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Nepeta subsessilis 'Dark Blue Panther'

Misogawo-so, Japanese Catmint

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Nepeta subsessilis 'Dark Blue Panther'

Misogawo-so, Japanese Catmint

Availability: In stock

Packet Size:50mg
Average Seed Count:50 Seeds


Nepeta subsessilis is a species of nepeta that is native to moist mountain slopes in Japan. ‘Panther Dark Blue’ is a dark blue, large-flowered variety which is grown from seed and flowers during the first year. It can be grown as an annual or as a flowering perennial.

Nepeta ‘Dark Blue Panther’ is the dark blue flowered variety and sister to 'Pink Panther' and the beautiful white 'Snow' Panther.
Panther varieties start to flower just 15 weeks after sowing and can be can be grown as an annual or as a flowering perennial. This perennial catmint also fits very well in annual production schedules produces compact and well-branched plants that feature dense flower spikes with large flowers.

This more compact and uniform cultivar is a sturdy plant that is winter-hardy and has a good branch structure. Different in habit from the low, edging types of Catmint, this species forms a bushy, upright mound of fragrant, glossy green leaves.
It grows to around 20cm (8in) tall and 25cm (10in) wide. A good mid-border selection, the plants are also suitable for containers.
The showy spikes of large medium to dark blue, scented tubular flowers are produced from June until the end of September, atop square, leafy stems clad with aromatic, toothed, green foliage. They are extremely attractive to bees and butterflies and are excellent for cutting.
Easily grown in average, medium moisture, well-drained soils in full sun to part shade, the plants can be divided in early spring. They work well as an informal low hedge or mixed in the border with other annuals or perennials.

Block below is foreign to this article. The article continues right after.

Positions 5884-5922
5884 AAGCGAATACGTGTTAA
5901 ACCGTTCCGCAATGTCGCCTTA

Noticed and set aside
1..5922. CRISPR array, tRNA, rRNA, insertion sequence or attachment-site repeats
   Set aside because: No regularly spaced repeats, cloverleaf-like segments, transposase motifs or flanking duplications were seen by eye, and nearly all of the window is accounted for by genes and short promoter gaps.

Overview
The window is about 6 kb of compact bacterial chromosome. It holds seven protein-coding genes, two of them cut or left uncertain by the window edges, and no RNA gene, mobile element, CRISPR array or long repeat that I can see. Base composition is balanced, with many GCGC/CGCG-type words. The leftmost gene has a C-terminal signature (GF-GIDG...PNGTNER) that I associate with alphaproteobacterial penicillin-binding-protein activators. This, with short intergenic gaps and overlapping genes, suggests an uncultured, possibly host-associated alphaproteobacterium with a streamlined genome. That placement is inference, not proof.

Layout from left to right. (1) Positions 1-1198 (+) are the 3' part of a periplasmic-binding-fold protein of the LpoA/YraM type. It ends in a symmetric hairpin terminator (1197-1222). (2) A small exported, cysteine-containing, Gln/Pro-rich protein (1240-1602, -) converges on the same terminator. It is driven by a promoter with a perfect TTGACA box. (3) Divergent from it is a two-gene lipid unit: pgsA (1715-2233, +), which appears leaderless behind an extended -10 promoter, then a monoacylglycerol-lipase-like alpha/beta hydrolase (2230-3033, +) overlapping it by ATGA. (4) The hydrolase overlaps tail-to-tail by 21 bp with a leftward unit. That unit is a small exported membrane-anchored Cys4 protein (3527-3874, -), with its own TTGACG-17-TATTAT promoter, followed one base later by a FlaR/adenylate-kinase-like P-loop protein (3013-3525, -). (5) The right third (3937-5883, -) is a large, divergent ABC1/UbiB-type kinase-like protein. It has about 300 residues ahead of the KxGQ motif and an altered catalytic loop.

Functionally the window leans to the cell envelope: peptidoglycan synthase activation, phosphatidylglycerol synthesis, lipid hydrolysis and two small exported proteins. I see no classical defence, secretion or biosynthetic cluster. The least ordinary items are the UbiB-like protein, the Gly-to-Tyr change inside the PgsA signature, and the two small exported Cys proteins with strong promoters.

Panther Dark Blue walked off with the bronze medal at Holland's prestigious planetarium competition, the Dutch trade fair for hardy nursery stock.
The judges of the Royal Boskoop Horticultural Society wrote in their jury report: “A nice addition to the range, as a compact pot plant it is very floriferous at a young age.”

Sowing: Late winter to late spring or sow late summer to autumn.

Sowing Indoors:
Sow seed on the surface of lightly firmed, moist seed compost in pots or trays. Cover seed with a light sprinkling of compost or vermiculite. Keep the surface of the compost moist but not waterlogged. Germination 7 to 21 days at temperatures of 16 to 22°C (60 to 70°F). When large enough to handle, transplant seedlings into 7.5cm (3in) pots to grow on.
Gradually acclimatise to outdoor conditions for 10 to 15 days before planting out after all risk of frost, 30cm (12in) apart.

Sowing Direct: Sow in spring to early summer when all risk of frost has gone.
Seeds can be sown outdoors, directly where they are to flower. They can be broadcast in drifts or can be sown in more formal beds and borders.
Sow the seed in short drills from March to May, at temperatures around 20°C (68°F). Cover lightly with soil, mark the sowing areas with a ring of light coloured sand and label if sowing more than one variety in the same bed.
Seeds germinate in two to three weeks. The seedlings can be told from nearby weed seedlings quite easily. Thin the seedlings out so they are finally 30cm (12in) apart by early summer. Alternatively, leave them to grow as small clumps, of 4 to 6 plants every 30cm (12in) or so. Compost should be kept slightly moist, but not wet at all times.

For best results, plant in any ordinary, well-drained soil in full sun.
To prevent cats from flattening the plant, insert several twiggy sticks into the centre.